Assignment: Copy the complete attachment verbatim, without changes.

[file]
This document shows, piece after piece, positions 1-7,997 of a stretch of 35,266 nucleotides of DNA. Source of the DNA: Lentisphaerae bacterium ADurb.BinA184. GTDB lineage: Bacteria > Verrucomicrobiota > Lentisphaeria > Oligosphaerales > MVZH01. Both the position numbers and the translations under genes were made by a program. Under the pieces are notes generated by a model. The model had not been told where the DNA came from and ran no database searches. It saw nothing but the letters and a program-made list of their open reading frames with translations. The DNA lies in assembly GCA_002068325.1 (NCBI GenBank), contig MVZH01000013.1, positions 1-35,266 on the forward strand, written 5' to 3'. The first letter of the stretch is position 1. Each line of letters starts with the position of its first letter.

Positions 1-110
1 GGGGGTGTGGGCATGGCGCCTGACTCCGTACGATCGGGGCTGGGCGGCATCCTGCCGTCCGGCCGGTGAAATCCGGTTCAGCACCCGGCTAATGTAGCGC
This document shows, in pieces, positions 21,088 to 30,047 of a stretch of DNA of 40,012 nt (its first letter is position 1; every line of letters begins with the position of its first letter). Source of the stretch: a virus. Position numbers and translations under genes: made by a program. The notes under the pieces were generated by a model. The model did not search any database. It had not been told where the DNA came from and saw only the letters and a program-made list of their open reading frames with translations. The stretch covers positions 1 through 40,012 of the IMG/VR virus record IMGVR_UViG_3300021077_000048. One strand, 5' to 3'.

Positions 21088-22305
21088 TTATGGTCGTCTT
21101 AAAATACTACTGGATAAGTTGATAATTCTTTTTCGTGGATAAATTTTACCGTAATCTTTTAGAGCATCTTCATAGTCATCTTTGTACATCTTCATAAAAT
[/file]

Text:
This document shows, piece after piece, positions 1-7,997 of a stretch of 35,266 nucleotides of DNA. Source of the DNA: Lentisphaerae bacterium ADurb.BinA184. GTDB lineage: Bacteria > Verrucomicrobiota > Lentisphaeria > Oligosphaerales > MVZH01. Both the position numbers and the translations under genes were made by a program. Under the pieces are notes generated by a model. The model had not been told where the DNA came from and ran no database searches. It saw nothing but the letters and a program-made list of their open reading frames with translations. The DNA lies in assembly GCA_002068325.1 (NCBI GenBank), contig MVZH01000013.1, positions 1-35,266 on the forward strand, written 5' to 3'. The first letter of the stretch is position 1. Each line of letters starts with the position of its first letter.

Positions 1-110
1 GGGGGTGTGGGCATGGCGCCTGACTCCGTACGATCGGGGCTGGGCGGCATCCTGCCGTCCGGCCGGTGAAATCCGGTTCAGCACCCGGCTAATGTAGCGC
This document shows, in pieces, positions 21,088 to 30,047 of a stretch of DNA of 40,012 nt (its first letter is position 1; every line of letters begins with the position of its first letter). Source of the stretch: a virus. Position numbers and translations under genes: made by a program. The notes under the pieces were generated by a model. The model did not search any database. It had not been told where the DNA came from and saw only the letters and a program-made list of their open reading frames with translations. The stretch covers positions 1 through 40,012 of the IMG/VR virus record IMGVR_UViG_3300021077_000048. One strand, 5' to 3'.

Positions 21088-22305
21088 TTATGGTCGTCTT
21101 AAAATACTACTGGATAAGTTGATAATTCTTTTTCGTGGATAAATTTTACCGTAATCTTTTAGAGCATCTTCATAGTCATCTTTGTACATCTTCATAAAAT